AR Rahman did not impose his language on you. But many Indians do

The dream of one national language — Hindi or otherwise — will end up harming the nation itself.

 |  4-minute read |   17-07-2017
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It is now well-known that last week, when AR Rahman performed a few pre-scheduled Tamil songs at a concert titled “Netru-Indru-Naalai”, translated as Yesterday-Today-Tomorrow in Tamil, many Hindi speakers among the audience got offended and walked out of the show, and later demanded a refund.

This created a social media furore, bringing in quite a few celebrity voices who expressed their discontent, with several comparing it to what language (Hindi) imposition feels like to non-Hindi speakers.

rahman-story_650_013_071617103354.jpgThey believe that just because they erroneously associate Rahman with Bollywood, all Rahman should sing is Hindi songs.

Congress MP Shashi Tharoor too shared a picture on Twitter and Facebook stating that singing Tamil songs in front of Hindi speakers was an example of language imposition, getting thousands of shares and likes. 

Comparing this to the imposition of Hindi is not only an inappropriate and false analogy but also one that trivialises the struggles of those fighting against it. Say you were at Colombian singer Shakira’s concert — much like the one that happened in 2007 at Mumbai where, along with her English songs, the artist also performed few Latino pop numbers — would that be the imposition of Spanish?

If Aishwarya Rai speaks English in Pink Panther, or Bengali in Chokher Bali, do people leave the theatres mid-way? Does the audience think mainstream Bollywood songs impose Punjabi when they hum numbers like “Tenu suit suit karda” from Hindi Medium or "Main tenu samjhawan ki" from Humpty Sharma ki Dulhania?

I don’t think so. According to me, such Hindi speakers feel entitled to selective hollow outrage; despite AR Rahman being heralded as the Mozart of Madras they don’t know that he is primarily a Tamil composer. They believe that just because they erroneously associate Rahman with Bollywood, all Rahman should sing is Hindi songs.

Unaware of the roots of their language, such people do not understand that even the Hindi they speak or the Hindi Rahman composes his songs in, is inherently a mosaic of multiple languages like Persian, Arabic, Portuguese, English, and few Dravidian languages, like the one the Hindi fanatics are trying to undermine.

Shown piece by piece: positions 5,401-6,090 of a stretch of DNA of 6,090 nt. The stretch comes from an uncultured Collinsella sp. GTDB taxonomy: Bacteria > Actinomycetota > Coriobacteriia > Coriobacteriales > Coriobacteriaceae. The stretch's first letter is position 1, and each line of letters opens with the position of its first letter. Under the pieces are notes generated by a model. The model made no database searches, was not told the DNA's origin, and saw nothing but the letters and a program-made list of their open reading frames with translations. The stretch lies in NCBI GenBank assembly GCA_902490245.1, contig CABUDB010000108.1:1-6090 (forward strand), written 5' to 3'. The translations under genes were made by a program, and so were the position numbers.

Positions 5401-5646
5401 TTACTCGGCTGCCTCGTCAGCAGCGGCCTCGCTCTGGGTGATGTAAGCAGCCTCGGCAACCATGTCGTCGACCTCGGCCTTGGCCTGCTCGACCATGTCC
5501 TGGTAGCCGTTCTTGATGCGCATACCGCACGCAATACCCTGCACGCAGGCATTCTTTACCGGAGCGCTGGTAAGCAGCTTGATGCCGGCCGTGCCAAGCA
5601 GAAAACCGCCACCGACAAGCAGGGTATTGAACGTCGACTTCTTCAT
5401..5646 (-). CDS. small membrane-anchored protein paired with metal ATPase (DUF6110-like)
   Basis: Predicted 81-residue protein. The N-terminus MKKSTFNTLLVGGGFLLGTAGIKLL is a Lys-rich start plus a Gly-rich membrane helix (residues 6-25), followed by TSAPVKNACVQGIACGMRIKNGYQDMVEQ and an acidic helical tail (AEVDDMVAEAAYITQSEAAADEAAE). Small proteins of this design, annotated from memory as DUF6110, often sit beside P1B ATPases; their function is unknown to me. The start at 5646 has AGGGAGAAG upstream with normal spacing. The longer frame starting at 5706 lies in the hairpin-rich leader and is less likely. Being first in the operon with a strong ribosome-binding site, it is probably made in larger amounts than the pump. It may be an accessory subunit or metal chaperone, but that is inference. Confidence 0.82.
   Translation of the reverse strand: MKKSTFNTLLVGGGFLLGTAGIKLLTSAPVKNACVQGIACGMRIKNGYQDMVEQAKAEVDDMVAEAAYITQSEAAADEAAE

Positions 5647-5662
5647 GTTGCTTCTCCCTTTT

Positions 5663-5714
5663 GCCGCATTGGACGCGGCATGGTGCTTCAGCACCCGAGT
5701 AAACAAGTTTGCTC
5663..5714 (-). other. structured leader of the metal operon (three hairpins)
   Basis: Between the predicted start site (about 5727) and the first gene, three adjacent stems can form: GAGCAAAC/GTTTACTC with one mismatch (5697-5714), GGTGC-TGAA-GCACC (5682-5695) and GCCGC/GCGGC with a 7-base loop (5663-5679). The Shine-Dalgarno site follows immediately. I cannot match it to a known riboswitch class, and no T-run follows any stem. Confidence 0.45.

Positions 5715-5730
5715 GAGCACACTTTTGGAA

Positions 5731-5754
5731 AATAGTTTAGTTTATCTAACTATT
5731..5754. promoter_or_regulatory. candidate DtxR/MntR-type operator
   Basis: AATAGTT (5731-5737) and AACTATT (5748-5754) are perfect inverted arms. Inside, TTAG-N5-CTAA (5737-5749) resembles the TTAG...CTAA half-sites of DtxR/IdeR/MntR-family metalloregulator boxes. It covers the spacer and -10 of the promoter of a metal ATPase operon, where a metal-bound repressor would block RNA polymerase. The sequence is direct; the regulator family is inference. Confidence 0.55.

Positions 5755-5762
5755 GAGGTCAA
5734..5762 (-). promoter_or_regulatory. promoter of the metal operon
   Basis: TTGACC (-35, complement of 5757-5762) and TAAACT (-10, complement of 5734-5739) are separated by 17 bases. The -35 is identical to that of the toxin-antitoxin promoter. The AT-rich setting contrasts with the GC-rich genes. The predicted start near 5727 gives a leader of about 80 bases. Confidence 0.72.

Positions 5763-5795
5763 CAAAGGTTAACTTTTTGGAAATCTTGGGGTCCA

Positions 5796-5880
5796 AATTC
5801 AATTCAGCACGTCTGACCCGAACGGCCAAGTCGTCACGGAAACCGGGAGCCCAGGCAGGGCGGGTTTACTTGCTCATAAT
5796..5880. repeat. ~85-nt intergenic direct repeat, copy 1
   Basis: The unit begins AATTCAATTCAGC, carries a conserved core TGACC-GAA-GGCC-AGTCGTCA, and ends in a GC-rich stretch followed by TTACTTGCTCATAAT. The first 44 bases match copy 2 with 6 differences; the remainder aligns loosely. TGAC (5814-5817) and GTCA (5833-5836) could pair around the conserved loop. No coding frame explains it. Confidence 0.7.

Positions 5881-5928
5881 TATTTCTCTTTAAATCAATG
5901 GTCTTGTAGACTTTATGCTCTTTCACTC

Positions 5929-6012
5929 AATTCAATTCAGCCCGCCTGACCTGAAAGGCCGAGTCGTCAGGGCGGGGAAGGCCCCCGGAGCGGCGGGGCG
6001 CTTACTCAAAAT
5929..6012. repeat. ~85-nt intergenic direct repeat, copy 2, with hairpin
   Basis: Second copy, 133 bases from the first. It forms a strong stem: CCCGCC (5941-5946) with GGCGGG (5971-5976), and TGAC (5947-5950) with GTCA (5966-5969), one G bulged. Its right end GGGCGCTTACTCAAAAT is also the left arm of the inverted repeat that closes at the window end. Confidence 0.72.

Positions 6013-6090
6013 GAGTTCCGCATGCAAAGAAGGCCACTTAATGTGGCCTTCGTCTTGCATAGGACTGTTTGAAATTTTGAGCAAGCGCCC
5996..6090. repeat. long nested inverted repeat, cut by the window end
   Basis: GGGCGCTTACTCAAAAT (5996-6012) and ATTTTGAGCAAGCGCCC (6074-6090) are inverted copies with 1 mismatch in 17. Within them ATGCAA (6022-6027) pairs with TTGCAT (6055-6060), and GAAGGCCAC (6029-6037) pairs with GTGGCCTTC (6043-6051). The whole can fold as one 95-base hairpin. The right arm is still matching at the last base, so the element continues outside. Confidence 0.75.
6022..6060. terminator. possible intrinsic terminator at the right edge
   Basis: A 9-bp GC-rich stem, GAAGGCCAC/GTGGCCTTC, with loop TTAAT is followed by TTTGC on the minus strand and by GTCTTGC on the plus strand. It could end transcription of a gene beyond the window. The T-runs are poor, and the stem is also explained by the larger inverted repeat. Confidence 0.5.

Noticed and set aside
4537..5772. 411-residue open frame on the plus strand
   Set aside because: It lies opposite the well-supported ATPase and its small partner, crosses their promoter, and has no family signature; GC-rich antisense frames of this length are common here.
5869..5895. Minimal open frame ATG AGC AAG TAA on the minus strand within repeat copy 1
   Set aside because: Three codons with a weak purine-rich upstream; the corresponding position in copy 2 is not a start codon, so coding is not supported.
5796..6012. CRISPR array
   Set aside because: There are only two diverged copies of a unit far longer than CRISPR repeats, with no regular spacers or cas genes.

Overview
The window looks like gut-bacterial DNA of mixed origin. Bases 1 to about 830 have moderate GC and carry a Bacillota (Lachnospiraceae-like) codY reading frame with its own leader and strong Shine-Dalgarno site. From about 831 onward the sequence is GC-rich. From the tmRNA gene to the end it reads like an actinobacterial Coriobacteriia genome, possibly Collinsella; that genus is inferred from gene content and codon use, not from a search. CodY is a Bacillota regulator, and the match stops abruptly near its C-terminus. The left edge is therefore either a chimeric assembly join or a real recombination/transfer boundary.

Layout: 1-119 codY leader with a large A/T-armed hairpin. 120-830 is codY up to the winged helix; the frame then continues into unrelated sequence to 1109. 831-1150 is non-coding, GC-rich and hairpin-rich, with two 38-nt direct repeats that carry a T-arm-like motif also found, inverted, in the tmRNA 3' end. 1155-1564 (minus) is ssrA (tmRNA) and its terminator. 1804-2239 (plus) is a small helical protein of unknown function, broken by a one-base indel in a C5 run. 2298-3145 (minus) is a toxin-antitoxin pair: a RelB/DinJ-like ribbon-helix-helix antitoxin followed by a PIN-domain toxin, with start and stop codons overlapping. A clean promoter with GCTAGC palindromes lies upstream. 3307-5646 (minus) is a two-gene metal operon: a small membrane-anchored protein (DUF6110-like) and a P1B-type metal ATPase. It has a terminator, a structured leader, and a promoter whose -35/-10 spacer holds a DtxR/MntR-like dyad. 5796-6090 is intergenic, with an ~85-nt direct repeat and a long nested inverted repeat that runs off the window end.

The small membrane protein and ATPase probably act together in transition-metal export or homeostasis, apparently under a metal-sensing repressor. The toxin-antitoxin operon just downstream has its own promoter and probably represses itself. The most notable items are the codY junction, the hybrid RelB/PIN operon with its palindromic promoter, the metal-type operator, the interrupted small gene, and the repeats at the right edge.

Their outrage emanates from ignorance and a lot of linguistic chauvinism and entitlement.

Also, this is not how the imposition of a language feels. For instance, one experiences it when a local, official language is replaced with Hindi on milestones along the national highway of a state where people hardly speak Hindi.

Recently, this happened in Odisha when Odia made way for Hindi and English on milestones along NH 316.

It is going to a bank in your town to find that all the forms are printed in Hindi and English, and you have nobody to help you. 

It is waking up one fine day and finding that signboards of your local Metro spell out indications in a language you don’t identify with or speak.  

It is about forcing MPs to speak and write in Hindi just because they know the language.

When all your national leaders speak in a language you don’t identify with, that’s language imposition, when some other language you don’t know makes it to your passport.

AR Rahman did none of this. He performed songs he composed. Period.

If such linguistic hegemony is practised by Hindi speaking zealots, especially by political figures, it can begin a series of unprecedented violence and unrest.

We have historically seen what happens when people are forced to speak a language against their own in Tamil Nadu, and are currently witnessing the Darjeeling unrest over the imposition of the Bangla language and identity.

West Bengal chief minister Mamata Banerjee may, perhaps, be protecting the linguistic heritage of her region against the ruling party’s agenda of the backdoor imposition of Hindi — aimed at creating a brahmanical, homogenised identity in the state to bank on or appease its north Indian voters. But it’s imposition all the same.

Similar reactions are pouring in from other states too, with Kannada being made compulsory in Karnataka or Maharashtra working on its own language policy.

As Amartya Sen recently said, “Imposing Hindi to enhance unity and integrity of the country is perhaps a simple way of putting things. I think it is too simple an idea.” Those in power will sooner or later realise this. But in the end, irrespective of what such people reap, we sure may end up losing the India we grew up in.

The dream of one national language will end up harming the nation itself.

Also read: How Modi's Hindi-first is another step to divide India


Suraj P Singh Suraj P Singh @suraj_p_singh

The writer is a medical student and writer at ACMS, Delhi Cantt. He grew up in Mathura, speaking Braj.

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